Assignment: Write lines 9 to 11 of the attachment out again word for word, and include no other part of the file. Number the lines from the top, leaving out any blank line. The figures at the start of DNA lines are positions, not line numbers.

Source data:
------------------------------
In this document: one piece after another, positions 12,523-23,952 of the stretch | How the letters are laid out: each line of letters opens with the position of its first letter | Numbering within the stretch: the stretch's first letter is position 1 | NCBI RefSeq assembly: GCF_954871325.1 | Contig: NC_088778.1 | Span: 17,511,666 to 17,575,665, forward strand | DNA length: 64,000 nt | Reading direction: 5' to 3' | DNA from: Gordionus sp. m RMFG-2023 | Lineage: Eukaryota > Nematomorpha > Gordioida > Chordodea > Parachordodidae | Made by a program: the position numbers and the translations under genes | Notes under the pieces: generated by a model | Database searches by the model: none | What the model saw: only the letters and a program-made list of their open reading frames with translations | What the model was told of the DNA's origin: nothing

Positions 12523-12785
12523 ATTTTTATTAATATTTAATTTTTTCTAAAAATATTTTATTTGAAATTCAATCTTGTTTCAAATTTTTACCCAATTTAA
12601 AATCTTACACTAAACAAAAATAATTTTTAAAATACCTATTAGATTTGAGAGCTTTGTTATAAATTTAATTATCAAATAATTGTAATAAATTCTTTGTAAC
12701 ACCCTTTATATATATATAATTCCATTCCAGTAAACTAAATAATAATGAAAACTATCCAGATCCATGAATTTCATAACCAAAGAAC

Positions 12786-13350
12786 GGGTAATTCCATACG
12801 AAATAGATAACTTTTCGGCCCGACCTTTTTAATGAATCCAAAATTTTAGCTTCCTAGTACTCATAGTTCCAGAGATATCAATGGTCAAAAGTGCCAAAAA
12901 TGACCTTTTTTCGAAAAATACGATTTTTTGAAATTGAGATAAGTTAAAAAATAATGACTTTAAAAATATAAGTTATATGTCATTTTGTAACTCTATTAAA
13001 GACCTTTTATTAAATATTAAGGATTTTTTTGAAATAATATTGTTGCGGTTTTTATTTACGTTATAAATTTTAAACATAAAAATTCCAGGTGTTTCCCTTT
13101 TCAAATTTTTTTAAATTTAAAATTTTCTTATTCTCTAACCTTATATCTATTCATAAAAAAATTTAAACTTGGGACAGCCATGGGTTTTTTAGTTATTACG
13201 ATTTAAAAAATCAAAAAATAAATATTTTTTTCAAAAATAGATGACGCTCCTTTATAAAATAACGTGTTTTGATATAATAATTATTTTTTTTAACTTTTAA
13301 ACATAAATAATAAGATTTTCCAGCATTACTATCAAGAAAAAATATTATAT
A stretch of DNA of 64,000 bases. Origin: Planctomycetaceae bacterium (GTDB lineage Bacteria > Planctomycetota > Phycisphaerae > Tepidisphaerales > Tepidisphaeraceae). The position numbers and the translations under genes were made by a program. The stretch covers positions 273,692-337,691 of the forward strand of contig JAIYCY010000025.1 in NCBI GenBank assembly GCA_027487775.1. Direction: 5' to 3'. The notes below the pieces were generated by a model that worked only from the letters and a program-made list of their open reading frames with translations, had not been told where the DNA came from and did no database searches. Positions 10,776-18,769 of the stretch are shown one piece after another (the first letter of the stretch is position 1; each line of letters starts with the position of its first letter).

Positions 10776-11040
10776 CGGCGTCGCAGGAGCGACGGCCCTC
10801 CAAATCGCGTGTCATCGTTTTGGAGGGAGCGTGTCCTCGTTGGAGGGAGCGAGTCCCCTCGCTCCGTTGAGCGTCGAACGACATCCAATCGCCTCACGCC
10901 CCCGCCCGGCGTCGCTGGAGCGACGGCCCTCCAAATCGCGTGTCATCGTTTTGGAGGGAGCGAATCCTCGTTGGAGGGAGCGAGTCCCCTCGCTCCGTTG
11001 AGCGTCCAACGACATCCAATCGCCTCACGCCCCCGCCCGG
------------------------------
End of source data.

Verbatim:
12901 TGACCTTTTTTCGAAAAATACGATTTTTTGAAATTGAGATAAGTTAAAAAATAATGACTTTAAAAATATAAGTTATATGTCATTTTGTAACTCTATTAAA
13001 GACCTTTTATTAAATATTAAGGATTTTTTTGAAATAATATTGTTGCGGTTTTTATTTACGTTATAAATTTTAAACATAAAAATTCCAGGTGTTTCCCTTT
13101 TCAAATTTTTTTAAATTTAAAATTTTCTTATTCTCTAACCTTATATCTATTCATAAAAAAATTTAAACTTGGGACAGCCATGGGTTTTTTAGTTATTACG